Made in Manchester - The Little Greene Paint Company
- Credit: Archant
For 300 years workers in one corner of Manchester have been brightening British lives – and even deaths. Martin Pilkington reports
We may think the Industrial Revolution was grey and grimy, but it had a colourful side too, as evidenced by the forbears of Lancashire’s Little Greene Paint Company. Historical records show that on the site where the organisation’s offices still stand dyes were produced in the early 18th century, and more information keeps being unearthed.
‘Our researches have got back now as far as about 1718, when a lease was placed on this site for a new building to make a dye works - that’s the earliest reference to any company of this name here,’ explains current managing director David Mottershead, based in a corner of east Manchester. ‘It has to be said that between now and then there have been lots of different businesses to do with colour or paint here. It’s a long history on what is archeologically a significant industrial site, making coloured materials for the best part of 300 years. Nobody is pretending it’s exactly the same company but it’s like your local pub – burned down, rebuilt, innumerable owners, still the same place.’
Customers have varied, including the dearly departed, but colour is a constant. ‘Initially, the factory here was grinding wood to extract dye for the cotton industry,’ says David. ‘Over the centuries it has made lacquers for coffins, enamel for clock faces, car paints, and other associated products including industrial paint for the engineering industry that remained strong in Manchester long after King Cotton had gone.’
The vast majority of Little Greene’s £16m turnover is now in decorative paints aimed at the top end of the market. Some are decidedly contemporary, but the historic side is vital for the business too. ‘More than half the housing stock in this country is at least 100 years old so one in two of us lives in a home with real historical connection. To be able to find colours that work and respect the original building, is a nice thing to do,’ David says.
That historical aspect has led the company into cooperation with English Heritage. ‘We feel it’s important to help the work they do in the restoration and conservation of historic buildings,’ he says. The company donates a small percentage of the sales price of certain products to English Heritage, and has provided materials used for many major refurbishments.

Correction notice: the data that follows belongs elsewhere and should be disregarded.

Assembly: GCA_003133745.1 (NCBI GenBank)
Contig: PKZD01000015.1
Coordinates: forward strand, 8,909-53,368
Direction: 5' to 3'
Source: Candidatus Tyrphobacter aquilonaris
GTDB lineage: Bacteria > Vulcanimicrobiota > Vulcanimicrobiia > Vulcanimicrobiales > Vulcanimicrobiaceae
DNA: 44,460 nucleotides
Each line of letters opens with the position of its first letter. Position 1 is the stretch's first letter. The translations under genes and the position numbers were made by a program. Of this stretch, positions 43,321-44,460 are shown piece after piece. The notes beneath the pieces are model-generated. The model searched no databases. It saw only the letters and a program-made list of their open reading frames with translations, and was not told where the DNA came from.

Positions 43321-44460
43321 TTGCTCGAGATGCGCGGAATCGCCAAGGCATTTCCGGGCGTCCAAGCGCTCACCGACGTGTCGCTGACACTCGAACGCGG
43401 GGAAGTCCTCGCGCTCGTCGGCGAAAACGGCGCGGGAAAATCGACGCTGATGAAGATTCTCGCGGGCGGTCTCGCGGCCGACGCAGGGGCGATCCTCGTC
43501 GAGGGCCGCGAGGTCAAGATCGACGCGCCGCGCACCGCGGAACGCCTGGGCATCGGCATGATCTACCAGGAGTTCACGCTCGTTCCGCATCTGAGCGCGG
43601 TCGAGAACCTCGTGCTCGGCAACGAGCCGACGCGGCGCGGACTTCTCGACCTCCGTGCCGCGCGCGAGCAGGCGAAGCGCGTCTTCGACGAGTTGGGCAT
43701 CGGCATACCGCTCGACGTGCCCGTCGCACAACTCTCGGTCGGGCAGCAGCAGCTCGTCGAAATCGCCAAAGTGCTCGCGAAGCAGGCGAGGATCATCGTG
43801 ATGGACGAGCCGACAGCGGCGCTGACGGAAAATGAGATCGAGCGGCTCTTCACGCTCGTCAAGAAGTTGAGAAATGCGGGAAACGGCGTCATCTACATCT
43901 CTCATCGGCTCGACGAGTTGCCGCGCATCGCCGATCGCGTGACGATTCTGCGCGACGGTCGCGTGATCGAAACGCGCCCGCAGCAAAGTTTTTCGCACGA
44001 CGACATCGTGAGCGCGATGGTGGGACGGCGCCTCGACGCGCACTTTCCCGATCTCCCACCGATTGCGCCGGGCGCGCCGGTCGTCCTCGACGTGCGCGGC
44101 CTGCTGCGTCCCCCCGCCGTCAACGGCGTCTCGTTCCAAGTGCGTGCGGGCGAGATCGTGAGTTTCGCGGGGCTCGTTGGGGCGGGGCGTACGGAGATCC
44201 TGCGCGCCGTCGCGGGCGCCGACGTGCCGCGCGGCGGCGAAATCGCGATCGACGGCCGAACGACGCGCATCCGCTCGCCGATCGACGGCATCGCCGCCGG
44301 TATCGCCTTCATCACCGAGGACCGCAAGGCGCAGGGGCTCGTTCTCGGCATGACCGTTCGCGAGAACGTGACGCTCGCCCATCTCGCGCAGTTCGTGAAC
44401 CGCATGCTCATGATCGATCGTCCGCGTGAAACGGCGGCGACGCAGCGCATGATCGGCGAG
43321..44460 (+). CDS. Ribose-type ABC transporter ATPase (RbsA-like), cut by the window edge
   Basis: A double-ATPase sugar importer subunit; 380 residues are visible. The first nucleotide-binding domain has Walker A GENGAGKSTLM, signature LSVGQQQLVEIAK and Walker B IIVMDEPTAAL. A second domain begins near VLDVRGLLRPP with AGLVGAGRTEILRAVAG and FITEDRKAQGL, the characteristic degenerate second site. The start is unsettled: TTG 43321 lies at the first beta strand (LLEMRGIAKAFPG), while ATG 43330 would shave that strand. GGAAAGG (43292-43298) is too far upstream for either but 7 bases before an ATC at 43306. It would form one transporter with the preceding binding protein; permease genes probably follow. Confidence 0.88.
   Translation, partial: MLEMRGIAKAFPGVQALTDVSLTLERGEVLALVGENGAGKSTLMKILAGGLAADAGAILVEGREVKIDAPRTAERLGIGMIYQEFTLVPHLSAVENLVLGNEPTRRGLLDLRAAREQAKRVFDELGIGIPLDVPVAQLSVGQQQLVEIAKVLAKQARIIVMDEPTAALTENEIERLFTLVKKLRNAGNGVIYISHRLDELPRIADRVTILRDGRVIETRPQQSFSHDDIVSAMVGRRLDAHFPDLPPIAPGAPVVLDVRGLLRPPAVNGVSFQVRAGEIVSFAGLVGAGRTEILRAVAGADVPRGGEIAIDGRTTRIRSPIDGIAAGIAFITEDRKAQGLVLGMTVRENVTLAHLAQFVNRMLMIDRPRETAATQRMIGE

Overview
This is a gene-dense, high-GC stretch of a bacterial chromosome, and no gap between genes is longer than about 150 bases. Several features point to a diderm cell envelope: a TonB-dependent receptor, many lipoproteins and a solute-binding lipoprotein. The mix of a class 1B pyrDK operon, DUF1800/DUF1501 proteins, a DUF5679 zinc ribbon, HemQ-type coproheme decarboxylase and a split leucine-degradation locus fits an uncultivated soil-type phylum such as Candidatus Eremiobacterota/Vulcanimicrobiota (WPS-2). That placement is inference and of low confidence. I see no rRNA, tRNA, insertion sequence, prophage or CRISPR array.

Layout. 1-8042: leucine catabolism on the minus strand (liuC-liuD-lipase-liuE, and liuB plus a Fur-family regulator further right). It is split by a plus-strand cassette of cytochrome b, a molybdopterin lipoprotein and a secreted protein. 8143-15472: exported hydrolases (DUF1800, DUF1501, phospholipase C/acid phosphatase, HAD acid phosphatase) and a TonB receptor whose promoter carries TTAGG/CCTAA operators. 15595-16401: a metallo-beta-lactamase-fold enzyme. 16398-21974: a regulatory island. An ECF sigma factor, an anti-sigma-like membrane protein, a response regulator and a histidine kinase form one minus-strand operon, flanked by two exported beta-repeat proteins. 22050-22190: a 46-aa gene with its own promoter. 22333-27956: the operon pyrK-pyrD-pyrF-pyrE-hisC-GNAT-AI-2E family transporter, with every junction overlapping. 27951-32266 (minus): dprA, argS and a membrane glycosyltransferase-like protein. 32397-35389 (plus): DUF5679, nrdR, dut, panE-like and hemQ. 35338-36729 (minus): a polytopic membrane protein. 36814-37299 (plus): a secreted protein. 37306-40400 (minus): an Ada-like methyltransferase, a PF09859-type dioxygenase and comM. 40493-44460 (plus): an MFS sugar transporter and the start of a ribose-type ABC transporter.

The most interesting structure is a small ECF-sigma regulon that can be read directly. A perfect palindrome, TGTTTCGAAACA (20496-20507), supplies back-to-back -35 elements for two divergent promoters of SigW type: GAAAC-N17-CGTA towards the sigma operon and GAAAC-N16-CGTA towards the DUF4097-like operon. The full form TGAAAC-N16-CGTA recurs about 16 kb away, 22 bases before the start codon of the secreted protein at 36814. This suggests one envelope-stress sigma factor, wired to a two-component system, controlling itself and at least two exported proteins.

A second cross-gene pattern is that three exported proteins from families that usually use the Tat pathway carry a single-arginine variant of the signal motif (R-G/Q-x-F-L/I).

‘In return, they give us access to their massive archives of paints and wallpapers. On particularly significant buildings like Kenwood House, or Eltham Palace where our paints will be used during a renovation project, we research their documentation, look at the original colours from a chemical point of view, and if it’s of interest include them in our colour cards.’
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Little Greene paints have been provided to those stately homes and dozens of others including Audley End and Wrest Park. Closer to home, the company contributed materials to the recently completed restoration of Mrs Gaskell’s House in Manchester.
David believes it’s the way their paints are put together that suits them to such work. ‘We use a very high level of pigmentation – we formulate paint in a complex way to reach the desired end, so a certain blue may use six or seven different pigments - maybe with some pink and even green, and a spot of yellow, as well as the core blues - to satisfy the eye when you look on the finished result. You could formulate a similar colour using two pigments but it would be much harsher. When you compare the two you understand the difference - the tonality of ours changes in different lights.’
Worryingly for some of us, their definition of history takes in what feel like quite recent times. ‘There was a lot of very innovative building in the late 20th century, and we wanted to analyse those 60s, 70s and 80s colours so we brought in historic materials consultants Crick Smith at Lincoln University.
‘We produced a palette of what we’d call retrospective colours - some of them very bright. There are good societal reasons why they appeared then - a lot of immigration from the Indian sub-continent where the use of colour is much bolder than it was traditionally in the UK, and also chemical innovations with new pigments. And there was money around for younger people to do daring things their parents and grandparents hadn’t been able to do.’
The company sells across the country, and also has showrooms in Paris and Munich, a far cry doubtless from what was envisaged when the first dye works were set up at the confluence of the rivers Irk and Irwell, but there is pride that with both their contemporary activities and their historical research they’re adding to the tradition. ‘It’s a tiny bit of history that we are sitting on here,’ says David. ‘And every now and again someone pops up with another nugget about the place. We just keep adding to the story.’